Further north in Aleppo, the terror group also captured two more villages which were previously under the control of the al-Qaeda Syrian affiliate, al-Nusra Front.
According to Observatory estimates, two dozen fighters have been killed on each side, though no specific toll was given. The monitor group also reported that an IS car bomb exploded in the southern outskirts of Marea Thursday morning.
Syrian rebels battling the IS are struggling to keep Marea from the terror group’s reach. The town, which lies on a supply route running directly to the Turkish border, has been targeted by IS fighters for months.
"If [IS’s] progress continues, the northern countryside of Aleppo could fall," a rebel told Reuters. "If Marea falls, it means the fall of an important symbol of the groups fighting Daesh," he added, using the Arabic acronym for the terror group.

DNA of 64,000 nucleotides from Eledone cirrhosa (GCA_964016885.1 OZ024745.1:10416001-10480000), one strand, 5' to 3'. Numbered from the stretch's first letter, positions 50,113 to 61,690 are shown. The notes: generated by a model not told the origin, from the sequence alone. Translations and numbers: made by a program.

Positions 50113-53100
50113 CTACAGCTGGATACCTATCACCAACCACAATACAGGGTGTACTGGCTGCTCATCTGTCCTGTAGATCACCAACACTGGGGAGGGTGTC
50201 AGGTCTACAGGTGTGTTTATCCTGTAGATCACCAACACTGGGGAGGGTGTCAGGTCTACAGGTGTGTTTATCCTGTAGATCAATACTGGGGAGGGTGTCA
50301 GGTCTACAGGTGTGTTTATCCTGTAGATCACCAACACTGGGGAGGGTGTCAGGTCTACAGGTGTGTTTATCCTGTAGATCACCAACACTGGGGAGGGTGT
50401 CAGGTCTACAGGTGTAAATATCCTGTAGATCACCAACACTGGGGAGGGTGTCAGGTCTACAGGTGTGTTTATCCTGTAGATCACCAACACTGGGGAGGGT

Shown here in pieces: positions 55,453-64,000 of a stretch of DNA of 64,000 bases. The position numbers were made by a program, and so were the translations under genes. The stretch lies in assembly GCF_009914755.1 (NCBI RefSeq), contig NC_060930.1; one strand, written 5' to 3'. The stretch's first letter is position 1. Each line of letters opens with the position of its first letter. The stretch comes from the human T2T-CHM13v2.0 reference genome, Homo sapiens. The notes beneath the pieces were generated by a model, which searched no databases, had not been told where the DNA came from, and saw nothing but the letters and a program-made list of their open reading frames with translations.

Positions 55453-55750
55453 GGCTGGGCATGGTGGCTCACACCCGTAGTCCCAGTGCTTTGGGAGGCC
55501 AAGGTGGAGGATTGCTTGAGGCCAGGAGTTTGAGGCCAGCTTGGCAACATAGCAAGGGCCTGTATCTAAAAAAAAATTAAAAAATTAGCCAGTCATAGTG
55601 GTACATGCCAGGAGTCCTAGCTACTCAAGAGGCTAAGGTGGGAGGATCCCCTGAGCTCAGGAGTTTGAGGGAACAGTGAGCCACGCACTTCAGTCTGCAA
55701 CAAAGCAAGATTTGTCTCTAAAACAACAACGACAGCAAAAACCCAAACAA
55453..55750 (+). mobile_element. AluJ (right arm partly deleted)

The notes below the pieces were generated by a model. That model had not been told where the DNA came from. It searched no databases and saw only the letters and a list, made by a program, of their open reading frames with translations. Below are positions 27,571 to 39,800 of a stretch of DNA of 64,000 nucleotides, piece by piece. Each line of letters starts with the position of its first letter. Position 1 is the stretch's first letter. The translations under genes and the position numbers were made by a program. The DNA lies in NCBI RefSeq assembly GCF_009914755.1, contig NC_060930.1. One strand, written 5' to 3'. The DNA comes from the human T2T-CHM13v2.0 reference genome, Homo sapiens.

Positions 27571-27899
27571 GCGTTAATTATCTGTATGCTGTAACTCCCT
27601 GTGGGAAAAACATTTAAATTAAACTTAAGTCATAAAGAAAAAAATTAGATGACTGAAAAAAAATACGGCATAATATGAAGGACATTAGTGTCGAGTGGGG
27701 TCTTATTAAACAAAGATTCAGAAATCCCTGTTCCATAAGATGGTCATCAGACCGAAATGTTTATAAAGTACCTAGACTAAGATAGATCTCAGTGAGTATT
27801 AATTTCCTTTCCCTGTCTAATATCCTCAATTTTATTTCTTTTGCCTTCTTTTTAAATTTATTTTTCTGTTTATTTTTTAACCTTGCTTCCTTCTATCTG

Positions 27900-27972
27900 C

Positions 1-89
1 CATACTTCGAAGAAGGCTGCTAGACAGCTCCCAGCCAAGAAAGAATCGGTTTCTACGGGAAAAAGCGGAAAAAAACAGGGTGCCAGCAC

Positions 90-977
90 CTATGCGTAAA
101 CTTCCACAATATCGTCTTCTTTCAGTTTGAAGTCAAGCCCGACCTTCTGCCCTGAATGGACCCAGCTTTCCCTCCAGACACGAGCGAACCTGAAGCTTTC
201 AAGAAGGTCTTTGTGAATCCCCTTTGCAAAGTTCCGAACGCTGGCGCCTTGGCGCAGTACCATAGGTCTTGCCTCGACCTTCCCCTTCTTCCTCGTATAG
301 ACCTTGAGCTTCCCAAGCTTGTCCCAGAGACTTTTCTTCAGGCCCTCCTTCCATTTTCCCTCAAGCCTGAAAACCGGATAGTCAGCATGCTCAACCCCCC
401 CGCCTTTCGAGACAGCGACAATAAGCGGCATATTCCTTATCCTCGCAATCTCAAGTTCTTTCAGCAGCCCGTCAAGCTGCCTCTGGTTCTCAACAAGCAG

Recent reports from activists and medical groups in the area indicate that the IS has been using chemical weapons, including mustard gas, on civilians in the area. According to Reuters, the medical charity Medecins Sans Frontier said it had recently treated patients who have been exposed to chemical agents. Doctors in the area told the Guardian that patients from Marea suffered from skin lesions, respiratory problems and redness in the eyes after attacks from last week.
The recent advances come shortly after Washington and Ankara agreed to cooperate on a new offensive to create an IS-zone. The offensive would see the United States and Turkey providing aerial cover for rebel groups on the ground, which Washington has deemed ‘moderate,’ to push the terrorists out of a rectangular area along the border territory.
The plan is supported by most rebel groups in Syria, including the Islamist Ahrar al-Sham, which Washington does not cooperate with. However, the al-Qaeda linked al-Nusra Front has rejected the plan, despite their opposition to the IS. The group subsequently withdrew from the area it controlled near the border and turned it over to other rebels to avoid cooperating with Ankara and Washington’s plans.
The plan to set up an IS-free zone along the Turkish border has been described as a potential game changer in the conflict, as the border is known to be used by the terror group to bring in foreign fighters and smuggle supplies.